Potted geraniums are a good example. If we want more potted geraniums (which are African in origin), we have to propagate them in greenhouses. Other nonnative species, though, can reproduce in their new habitat. And, boy, do they!

Fecund nonnative species reproduce with abandon, spreading to every available nook and cranny in their new home. That's when there's trouble.

                                                                                                                                                                                                                       
 

An invasive species is a nonnative species that reproduces and spreads like crazy. This group comprises plants, fungi, birds, mammals, reptiles, fish, amphibians, and all kinds of invertebrate creatures. Invasive species do tremendous damage to native ecosystems and man-made environments as well.

European buckthorn and Tartarian honeysuckle choke this native bur oak tree. Restoring health to oak woodlands requires removal of invasive plants like these.
European buckthorn and Tartarian honeysuckle choke this native bur oak tree. Restoring health to oak woodlands requires removal of invasive plants like these. - Courtesy of Valerie Blaine

One of many examples of the havoc wreaked by invasives is the notorious vine, kudzu. Power companies spend millions of dollars annually to remove kudzu from power lines.

There's no quick-and-easy way to tell the difference between native and nonnative species. Ecologists know which plants and animals are native by studying the journals of European explorers, 19th-century surveyor's notes, plat maps, and the journals of settlers. As for nonnative species, there are records of many of the introductions.

The Illinois of the 18th century would look very different from the Illinois of today. There were no fields of Queen Anne's lace and sweet clover. Floyd Swink and Gerould Wilhem wrote in their 1994 tome, "Plants of the Chicago Region," "more than one-third" of the plants we see today, "were not here prior to European settlement." Weeds, they wrote, "dominate more than 95 percent of the vegetated landscape."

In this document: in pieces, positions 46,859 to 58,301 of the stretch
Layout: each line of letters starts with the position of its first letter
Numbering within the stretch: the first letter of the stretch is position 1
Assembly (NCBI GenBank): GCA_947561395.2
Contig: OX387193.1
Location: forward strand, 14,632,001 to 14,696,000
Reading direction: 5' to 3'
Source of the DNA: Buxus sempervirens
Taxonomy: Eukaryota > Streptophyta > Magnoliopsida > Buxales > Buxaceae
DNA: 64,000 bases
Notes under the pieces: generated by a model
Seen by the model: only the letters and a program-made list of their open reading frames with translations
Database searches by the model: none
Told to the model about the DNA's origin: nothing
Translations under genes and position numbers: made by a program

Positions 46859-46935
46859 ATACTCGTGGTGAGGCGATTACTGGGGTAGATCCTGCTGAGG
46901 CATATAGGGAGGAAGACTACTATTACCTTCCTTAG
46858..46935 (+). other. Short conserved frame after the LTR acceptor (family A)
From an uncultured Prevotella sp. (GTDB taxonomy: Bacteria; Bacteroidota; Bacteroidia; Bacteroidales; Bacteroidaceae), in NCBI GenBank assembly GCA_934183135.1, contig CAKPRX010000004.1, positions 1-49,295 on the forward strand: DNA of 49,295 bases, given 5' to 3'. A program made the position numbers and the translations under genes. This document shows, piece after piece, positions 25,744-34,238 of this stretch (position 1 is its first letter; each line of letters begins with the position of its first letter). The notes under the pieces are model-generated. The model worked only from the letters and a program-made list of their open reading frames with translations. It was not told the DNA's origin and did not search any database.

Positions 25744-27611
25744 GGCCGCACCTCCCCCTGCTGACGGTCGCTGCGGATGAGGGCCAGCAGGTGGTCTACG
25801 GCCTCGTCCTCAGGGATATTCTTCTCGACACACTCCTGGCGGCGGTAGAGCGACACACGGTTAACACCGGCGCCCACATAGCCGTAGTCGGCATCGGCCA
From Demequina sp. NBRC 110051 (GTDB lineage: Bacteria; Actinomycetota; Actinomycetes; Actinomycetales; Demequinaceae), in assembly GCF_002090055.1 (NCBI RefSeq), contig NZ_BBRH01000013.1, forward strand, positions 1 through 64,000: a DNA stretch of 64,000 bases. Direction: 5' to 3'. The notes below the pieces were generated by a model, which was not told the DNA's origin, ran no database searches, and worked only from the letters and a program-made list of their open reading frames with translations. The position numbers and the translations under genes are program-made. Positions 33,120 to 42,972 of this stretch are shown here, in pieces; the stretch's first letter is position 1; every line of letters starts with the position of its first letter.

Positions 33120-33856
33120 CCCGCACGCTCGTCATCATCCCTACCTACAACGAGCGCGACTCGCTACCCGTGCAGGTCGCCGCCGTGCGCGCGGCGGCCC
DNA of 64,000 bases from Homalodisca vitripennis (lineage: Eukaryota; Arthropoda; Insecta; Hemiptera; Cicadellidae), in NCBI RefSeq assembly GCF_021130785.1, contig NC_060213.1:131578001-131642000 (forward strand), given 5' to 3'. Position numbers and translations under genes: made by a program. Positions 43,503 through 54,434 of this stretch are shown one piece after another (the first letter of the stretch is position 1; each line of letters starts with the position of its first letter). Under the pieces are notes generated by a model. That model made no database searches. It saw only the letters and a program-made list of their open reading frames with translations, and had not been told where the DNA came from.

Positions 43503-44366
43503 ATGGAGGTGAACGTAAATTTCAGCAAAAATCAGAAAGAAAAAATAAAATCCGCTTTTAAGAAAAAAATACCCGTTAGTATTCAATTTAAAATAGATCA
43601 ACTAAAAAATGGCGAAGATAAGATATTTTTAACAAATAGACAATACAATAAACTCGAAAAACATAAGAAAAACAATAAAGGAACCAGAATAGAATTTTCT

Why be concerned about what's native and what's not? Our natural heritage is slipping away, and our health and well-being rely on a healthy, diverse environment. The concept of native and nonnative species is fundamental in healing the wounds of the past 200 years. Allowing and encouraging native species to live in their native habitat is part of the healing process.

Queen Anne's lace and Japanese hedge parsley are pretty, but they're not native to Illinois. These species would be absent in a true prairie.
Queen Anne's lace and Japanese hedge parsley are pretty, but they're not native to Illinois. These species would be absent in a true prairie. - Courtesy of Valerie Blaine

You can get to know natives by introducing them to your garden. You don't have to go full-out with natural landscaping (although that's awesome to do). Just a few native plants in your garden can attract native bees and aid in pollination overall. Native birds like native plants, as well.

Dig in a little, get to know your native plant neighbors, and watch the wildlife they attract. For native species, this is home sweet home.

• Valerie Blaine is a naturalist and native plant enthusiast. You may reach her at natvblaine@gmail.com.